Mandated homeless shelters draw criticism
Last updated 2/18/2021 at 10:48am
OLYMPIA — Senate Bill 5107 would require counties with populations exceeding 50,000 to establish emergency housing and homeless shelters.
The bill sponsored by Sen. Phil Fortunato, R-Auburn would also require mental health, employment and police resources.
The law would also force these shelters to ban possession or use of alcohol and unprescribed drugs on the premises and to have a police presence during operating hours.
At a Feb. 3 hearing, more than 400 people signed in as opposed to the bill, telling the Senate Housing and Local Government Committee it would cost too much and place unnecessary burdens on the homeless.
“To me, it is not compassionate to have people sleeping in cardboard boxes and on sides of roads, in campgrounds and public parks, disrupting the use of that public facility for other members of the community,” Fortunato countered. “So, that’s the intent of the bill.”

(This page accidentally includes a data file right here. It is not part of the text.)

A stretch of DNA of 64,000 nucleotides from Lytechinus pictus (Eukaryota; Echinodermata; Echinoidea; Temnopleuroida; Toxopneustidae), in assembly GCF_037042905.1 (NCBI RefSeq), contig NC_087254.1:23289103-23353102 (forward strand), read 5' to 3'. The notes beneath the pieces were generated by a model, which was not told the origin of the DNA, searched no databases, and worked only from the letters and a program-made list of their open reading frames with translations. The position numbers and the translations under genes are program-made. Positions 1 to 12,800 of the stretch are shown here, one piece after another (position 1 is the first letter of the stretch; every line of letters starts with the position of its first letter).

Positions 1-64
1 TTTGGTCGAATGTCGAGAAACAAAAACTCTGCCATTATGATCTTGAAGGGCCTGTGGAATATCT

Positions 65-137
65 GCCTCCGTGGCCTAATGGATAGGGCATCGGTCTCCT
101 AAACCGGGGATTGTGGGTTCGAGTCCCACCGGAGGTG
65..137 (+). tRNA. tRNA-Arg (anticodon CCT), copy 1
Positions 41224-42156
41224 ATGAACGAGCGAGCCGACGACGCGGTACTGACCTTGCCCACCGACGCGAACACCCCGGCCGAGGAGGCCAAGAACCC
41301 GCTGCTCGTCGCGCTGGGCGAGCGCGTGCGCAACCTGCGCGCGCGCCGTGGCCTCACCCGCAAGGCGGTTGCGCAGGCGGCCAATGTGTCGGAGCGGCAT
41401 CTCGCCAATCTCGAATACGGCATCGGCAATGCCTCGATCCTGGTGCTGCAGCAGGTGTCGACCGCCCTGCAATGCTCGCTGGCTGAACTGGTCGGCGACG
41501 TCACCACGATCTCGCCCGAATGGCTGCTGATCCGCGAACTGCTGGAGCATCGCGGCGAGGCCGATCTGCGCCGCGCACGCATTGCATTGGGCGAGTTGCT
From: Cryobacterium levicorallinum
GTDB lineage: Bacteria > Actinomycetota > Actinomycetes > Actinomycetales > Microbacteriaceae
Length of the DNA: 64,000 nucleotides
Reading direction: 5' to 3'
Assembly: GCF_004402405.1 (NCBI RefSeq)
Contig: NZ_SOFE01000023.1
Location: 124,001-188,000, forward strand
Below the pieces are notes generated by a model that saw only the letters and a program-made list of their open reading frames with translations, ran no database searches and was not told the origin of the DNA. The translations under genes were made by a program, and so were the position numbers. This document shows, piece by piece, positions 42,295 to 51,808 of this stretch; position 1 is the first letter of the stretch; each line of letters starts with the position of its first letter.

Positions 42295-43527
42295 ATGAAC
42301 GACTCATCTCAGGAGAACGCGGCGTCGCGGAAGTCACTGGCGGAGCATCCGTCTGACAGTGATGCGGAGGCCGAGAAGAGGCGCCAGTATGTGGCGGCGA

The state Housing Trust Fund program would likely serve as these shelters’ main source of funding, according to the bill’s text. But state Department of Commerce Senior Managing Director Tedd Kelleher said on the fund would not cover the costs.
“When we look at local government finances, they don’t have the current resources or taxing authority to fund shelter at the scale of this proposal, even if they aggressively reallocated resources,” Kelleher said.
Others testified against parts of the bill that would ban the use or possession of drugs and alcohol in the shelter.
David Moser, a professor of social work at Seattle University, said substance misuse is a complicated issue and a ban would only deter people from seeking shelter.
“For a shelter to work as an alternative to the streets, it needs to be low-barrier and accessible and welcoming to everyone, not just those who are deemed worthy,” Moser said.
The police presence at emergency shelters was also contested.
Catholic Community Services of King County Director of Homeless Services Dan Wise said a police presence would put people in poverty under the direct scrutiny of law enforcement.
“We cannot say that you can disconnect one from the other and dictate a police presence in a shelter and expect that people will access that resource,” Wise said.Mandated homeless shelters draw criticism